What You Need To Know About Maintaining Your Silver Coin Collection

If you are new to the wonderful world of collecting silver coins, you probably already know that rare coins require specialized handling practices and storage conditions. But fledgling collectors rarely start off with priceless or even very valuable coins, and low-and-medium value coins require proper storage and care as well. Following are the basics of cultivating a well-maintained silver coin collection.

Provide Silver Coins With a Proper Environment

Hot and cold temperature extremes, salty air, high atmospheric humidity, and pollution all have the potential to adversely affect the surface of silver coins.  Specialized boxes and shield-holders are available for those who have rare coins in their collections, but you should consider providing an optimal environment for your less valuable coins as well. After all, their surfaces are subject to the same potential adverse effects of the previously listed conditions, and today's moderately priced silver coin may be tomorrow's valuable piece, so keeping your collection in the best possible condition may have positive long-term results.

Handle Silver Coins With Care

Constantly touching silver coins with grubby hands results in damage to their surfaces. The naturally occurring oils in your hands may cause corrosion over long periods of time, so avoid touching your coins directly on their faces even if your hands are squeaky clean. Avoid wearing gloves to handle coins because even thin gloves cause you to lose tactile tension in your fingers, making it more likely that the coins will be dropped. Always hold your coins gently by the edges over a soft, clean surface such as a thick cotton cloth in the event that they fall from your grip. The fabric should be washed in unscented detergent only with no bleach or fabric softener added, and you should avoid using fabric softener dryer sheets when drying it -- don't use anything on the cloth that could possibly leave behind a chemical residue. Professional coin dealers and serious collectors often use felt at coin shows because it's lint-free. Other basics of handling silver coins include:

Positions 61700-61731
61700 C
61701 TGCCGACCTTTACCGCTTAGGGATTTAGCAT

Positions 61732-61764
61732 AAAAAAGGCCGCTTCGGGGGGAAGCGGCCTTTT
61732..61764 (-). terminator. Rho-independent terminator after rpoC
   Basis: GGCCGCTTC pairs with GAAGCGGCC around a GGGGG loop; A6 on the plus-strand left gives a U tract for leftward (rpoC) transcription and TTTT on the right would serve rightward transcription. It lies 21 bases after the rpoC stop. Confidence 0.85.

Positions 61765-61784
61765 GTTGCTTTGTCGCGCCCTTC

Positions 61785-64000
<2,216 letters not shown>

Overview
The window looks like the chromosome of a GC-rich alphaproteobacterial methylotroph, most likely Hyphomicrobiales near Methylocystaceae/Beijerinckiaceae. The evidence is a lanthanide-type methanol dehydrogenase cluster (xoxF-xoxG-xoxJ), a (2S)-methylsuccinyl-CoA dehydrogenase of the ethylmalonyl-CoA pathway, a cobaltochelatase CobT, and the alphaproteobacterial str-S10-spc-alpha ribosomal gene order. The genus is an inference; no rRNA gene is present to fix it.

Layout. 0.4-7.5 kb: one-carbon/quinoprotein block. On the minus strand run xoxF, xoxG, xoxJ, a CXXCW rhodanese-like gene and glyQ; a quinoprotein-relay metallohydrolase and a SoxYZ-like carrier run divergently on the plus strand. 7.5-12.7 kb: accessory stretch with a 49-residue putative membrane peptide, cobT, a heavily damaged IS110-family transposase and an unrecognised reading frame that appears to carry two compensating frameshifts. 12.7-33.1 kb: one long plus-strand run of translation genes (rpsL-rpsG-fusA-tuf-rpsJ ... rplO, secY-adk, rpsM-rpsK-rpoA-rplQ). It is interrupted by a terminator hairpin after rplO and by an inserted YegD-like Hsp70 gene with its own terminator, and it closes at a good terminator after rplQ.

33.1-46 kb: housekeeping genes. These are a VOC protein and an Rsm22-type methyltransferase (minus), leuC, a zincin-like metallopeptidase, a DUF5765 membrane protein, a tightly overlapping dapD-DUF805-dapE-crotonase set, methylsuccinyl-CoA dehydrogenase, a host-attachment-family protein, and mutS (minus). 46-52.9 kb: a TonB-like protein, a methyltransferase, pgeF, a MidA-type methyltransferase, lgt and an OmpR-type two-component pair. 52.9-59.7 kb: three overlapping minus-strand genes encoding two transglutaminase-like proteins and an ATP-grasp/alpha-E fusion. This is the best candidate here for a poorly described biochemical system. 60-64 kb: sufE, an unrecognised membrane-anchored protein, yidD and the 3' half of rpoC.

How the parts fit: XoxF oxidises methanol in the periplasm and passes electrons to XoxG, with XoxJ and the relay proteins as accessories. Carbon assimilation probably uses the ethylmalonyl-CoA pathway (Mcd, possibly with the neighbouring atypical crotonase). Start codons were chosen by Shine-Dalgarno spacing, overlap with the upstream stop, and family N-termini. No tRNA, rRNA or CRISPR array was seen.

• Use your thumb and forefinger to securely hold the coin.
  • Never breathe on your silver coins -- or those belonging to anyone else. If you're holding a coin to inspect it, hold it at the opposite angle of your breath stream.
  • Refrain from talking, eating, or chewing gum during the time that an extremely valuable coin has been removed from its case.
  • Respect other collectors' coins -- even if they're low-grade, low value coins, handling them as if they were valuable is only good manners. Practice the same etiquette in coin shops.
  • If you're inspecting a coin without a proper drop surface, always keep your free hand slightly cupped directly beneath the hand that is holding the coin.

Avoid Cleaning Valuable Silver Coins

Many fledgling coin collectors are under the erroneous impression that they must clean their silver coins to keep them in optimal condition. However, cleaning silver coins may mar their surface to the extent that they are rendered worthless. Even nonabrasive cleaning solutions can wreck the delicate finish on silver coins, and you don't want to run the risk of wrecking the value of an expensive coin by trying to enhance its appearance. Before you clean any coin, it is necessary to find out its precise value from a professional who specializes in coin appraisals. If it's a low-value, common-date silver coin that is likely to remain that way for years to come, go ahead and use commercial silver polish or a gentle solution of baking soda on it if you want provide it with a shiny finish, but otherwise, don't clean your silver coins.

If you're ready to buy silver coins and start your collection, keeping these tips in mind will ensure you'll be happy with your investment.